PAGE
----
I'm teaching myself a touch of the most basic information security while toying with web dev, so that I can get a better understanding of the whole picture.

Let's assume my website has user accounts that have nonzero personal information stored in them.

Is it ever appropriate to store session IDs associated with this connection over HTTP?

I ask beacuse I was looking through my own cookies and I see some of the ones under "google.com" are marked as "send over any connection"-- am I correct in assuming that these session IDs are not in any way linked to personal information that an attacker / sniffer could obtain or abuse?

2 Answers 2


In this question regarding Google's cookies and the HTTPonly flag:

[Google] store the important stuff (for example, HSID, NID and SSID) as HTTPonly

Additionally, the SSIDcookie is marked with the Secure flag. This means that it won't be sent by the browser over a plain HTTP connection.

So to answer your question, if your Session ID allows access to personal information, you should set the Secure flag to ensure it is never leaked over plain HTTP. If not, an attacker could force a leak if their victim is browsing their website by including a plain HTTP reference in the page (e.g. <img src="http://example.com/foo" />) and then MITM the connection.

However, it may be acceptable for Session IDs that do not allow access to sensitive information. For example, you may set a cookie so you can let a user add items to their basket and then when they proceed to checkout the contents of the insecure session is transferred to the secure session which is over HTTPS only. An attacker can only intercept the insecure session and possibly add or change basket items, although as the site asks the user to confirm their order once contents have been transferred they cannot force the user to order something. Additionally, all personal details are protected as baskets are considered anonymous until the HTTPS checkout is reached.

I believe Google use non secure and non-http only cookies for items in a similar way. The SSID appears to be the important session identifier and this is protected by both flags.


If the cookie is meant to be kept private such as a session cookie, definitely not. Google may think that they don't need to specify that the cookie is sent over a secure connection because they already default to https for all secure aspects of the site. The most likely reason is probably because Google is set to be automatically redirected to https by the browser because of HSTS. Therefore, the cookie would most likely not be at risk of being sent over an insecure connection. However, it couldn't hurt.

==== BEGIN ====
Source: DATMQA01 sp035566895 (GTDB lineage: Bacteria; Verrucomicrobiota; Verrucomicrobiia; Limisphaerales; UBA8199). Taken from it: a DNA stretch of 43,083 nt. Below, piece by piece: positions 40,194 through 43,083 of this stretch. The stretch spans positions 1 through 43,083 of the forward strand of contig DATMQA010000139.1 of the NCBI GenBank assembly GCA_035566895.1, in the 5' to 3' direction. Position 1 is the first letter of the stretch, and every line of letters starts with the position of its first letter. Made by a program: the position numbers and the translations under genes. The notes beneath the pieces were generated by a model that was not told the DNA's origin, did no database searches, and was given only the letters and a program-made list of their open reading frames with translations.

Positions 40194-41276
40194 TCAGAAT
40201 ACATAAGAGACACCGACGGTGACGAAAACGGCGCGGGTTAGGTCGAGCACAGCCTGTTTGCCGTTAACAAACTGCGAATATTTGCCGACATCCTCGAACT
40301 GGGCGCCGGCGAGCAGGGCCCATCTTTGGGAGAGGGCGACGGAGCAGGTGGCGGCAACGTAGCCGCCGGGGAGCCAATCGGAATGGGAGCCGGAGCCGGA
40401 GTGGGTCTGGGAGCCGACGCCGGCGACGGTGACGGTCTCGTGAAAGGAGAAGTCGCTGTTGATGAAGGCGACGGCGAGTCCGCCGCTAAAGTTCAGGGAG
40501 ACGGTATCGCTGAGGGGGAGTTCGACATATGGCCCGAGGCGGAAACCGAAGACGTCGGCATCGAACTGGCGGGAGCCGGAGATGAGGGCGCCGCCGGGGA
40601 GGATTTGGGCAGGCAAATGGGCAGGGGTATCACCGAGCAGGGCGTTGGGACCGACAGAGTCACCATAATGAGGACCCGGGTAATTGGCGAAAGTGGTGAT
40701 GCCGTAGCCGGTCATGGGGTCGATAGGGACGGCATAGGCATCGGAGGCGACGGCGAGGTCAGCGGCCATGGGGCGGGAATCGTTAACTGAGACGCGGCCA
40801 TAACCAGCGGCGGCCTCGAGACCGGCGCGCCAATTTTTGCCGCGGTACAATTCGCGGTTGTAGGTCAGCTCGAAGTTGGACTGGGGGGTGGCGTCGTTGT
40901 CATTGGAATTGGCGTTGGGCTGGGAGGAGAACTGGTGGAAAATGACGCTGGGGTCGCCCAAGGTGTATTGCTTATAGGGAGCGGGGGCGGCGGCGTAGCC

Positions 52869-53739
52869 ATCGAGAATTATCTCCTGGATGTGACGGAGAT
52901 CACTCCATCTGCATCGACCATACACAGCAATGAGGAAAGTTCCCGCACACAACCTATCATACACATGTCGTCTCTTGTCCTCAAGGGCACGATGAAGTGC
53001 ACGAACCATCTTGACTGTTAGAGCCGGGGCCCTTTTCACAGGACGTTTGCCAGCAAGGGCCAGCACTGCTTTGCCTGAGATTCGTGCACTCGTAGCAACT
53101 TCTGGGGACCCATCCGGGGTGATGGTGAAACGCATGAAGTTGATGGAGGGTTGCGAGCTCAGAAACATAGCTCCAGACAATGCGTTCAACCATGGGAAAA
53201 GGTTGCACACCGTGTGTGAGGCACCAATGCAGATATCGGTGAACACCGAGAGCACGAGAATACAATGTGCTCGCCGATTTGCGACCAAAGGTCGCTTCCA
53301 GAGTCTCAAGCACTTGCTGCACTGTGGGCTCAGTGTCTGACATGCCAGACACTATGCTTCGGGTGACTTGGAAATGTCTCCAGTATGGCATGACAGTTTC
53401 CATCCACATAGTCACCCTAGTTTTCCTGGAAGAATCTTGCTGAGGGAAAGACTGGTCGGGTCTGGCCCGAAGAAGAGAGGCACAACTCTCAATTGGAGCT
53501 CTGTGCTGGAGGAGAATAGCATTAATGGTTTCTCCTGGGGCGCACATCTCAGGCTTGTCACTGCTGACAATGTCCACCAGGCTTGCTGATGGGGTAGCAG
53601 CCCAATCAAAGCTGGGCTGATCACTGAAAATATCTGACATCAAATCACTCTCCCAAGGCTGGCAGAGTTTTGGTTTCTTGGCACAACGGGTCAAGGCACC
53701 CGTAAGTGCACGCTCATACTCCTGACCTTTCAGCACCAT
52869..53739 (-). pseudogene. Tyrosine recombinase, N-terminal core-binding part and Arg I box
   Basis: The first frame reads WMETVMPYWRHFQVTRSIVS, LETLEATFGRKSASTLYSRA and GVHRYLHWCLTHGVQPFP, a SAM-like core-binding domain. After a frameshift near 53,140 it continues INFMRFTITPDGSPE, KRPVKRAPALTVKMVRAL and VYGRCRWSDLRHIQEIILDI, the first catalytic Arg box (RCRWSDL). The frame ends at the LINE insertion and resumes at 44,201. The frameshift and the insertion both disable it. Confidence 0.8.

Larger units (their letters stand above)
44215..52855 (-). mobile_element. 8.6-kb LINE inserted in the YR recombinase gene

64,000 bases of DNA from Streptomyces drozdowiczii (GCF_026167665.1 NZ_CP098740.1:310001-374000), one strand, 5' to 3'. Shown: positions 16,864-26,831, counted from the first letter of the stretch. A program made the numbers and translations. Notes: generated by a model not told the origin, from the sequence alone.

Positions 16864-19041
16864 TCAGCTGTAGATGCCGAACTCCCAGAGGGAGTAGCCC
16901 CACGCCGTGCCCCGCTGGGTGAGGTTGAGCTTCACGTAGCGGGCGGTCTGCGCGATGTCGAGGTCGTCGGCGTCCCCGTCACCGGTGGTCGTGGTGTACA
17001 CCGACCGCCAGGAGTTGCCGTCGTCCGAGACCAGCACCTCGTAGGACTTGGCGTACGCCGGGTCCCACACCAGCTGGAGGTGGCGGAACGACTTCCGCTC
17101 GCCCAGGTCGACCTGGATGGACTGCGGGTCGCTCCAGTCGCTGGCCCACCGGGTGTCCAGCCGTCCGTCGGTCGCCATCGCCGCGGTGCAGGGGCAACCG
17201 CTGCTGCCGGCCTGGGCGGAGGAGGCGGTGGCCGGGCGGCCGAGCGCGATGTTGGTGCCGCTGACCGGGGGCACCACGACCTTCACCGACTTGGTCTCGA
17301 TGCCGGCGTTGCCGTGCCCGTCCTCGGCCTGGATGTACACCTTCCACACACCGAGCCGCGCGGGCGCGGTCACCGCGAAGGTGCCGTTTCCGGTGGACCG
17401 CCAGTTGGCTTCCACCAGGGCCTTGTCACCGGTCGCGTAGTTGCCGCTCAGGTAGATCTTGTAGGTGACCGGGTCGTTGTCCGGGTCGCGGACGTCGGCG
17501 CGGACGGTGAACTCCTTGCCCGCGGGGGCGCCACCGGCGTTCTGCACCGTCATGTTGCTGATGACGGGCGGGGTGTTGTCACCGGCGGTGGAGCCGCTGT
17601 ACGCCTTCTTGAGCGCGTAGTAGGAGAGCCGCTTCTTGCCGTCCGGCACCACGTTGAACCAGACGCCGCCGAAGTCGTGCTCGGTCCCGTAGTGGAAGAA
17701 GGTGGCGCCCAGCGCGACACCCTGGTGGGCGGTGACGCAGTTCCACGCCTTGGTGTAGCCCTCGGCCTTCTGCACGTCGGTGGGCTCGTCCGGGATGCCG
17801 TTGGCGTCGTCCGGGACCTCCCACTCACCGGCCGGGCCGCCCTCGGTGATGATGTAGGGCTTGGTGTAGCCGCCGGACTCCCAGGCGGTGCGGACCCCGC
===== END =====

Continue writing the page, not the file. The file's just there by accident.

It would be best to never send it over an unencrypted connection because there is a greater chance that an attacker will be able to read the cookie and access the user's account.

  • Thanks, I understand everything but "However, the application should, theoretically, be secure enough that even if an attacker got the cookie(s), he would have a difficult time using it to his advantage." Wouldn't having the cookie (and therefore session ID) be enough to impersonate an individual? Since we can't rely on recording IPs or geolocation as they may on occasion be inaccurate. Feb 19, 2015 at 3:07
  • True, I was thinking of somewhat using the IP. For example, doubtfully, a user will switch from being in Alaska to India, but that would probably be irrelevant in this case anyway since the two users would probably be accessing the same router.
    – Anonymous
    Feb 19, 2015 at 3:12
  • Yeah, my reasoning for not relying on IP was that people use their phones in their car often enough to not be able to reject based off of IP. One of my local cell tower often gets geolocated to ~100 miles north of where I live. Are there any other ways to protect from session hijacking, assuming an attacker has access to the session ID? Feb 19, 2015 at 3:15
  • The browser can be detected, but that's trivial to spoof. The best thing to do is assure that such an event never happens, which can be controlled slightly more.
    – Anonymous
    Feb 19, 2015 at 3:18

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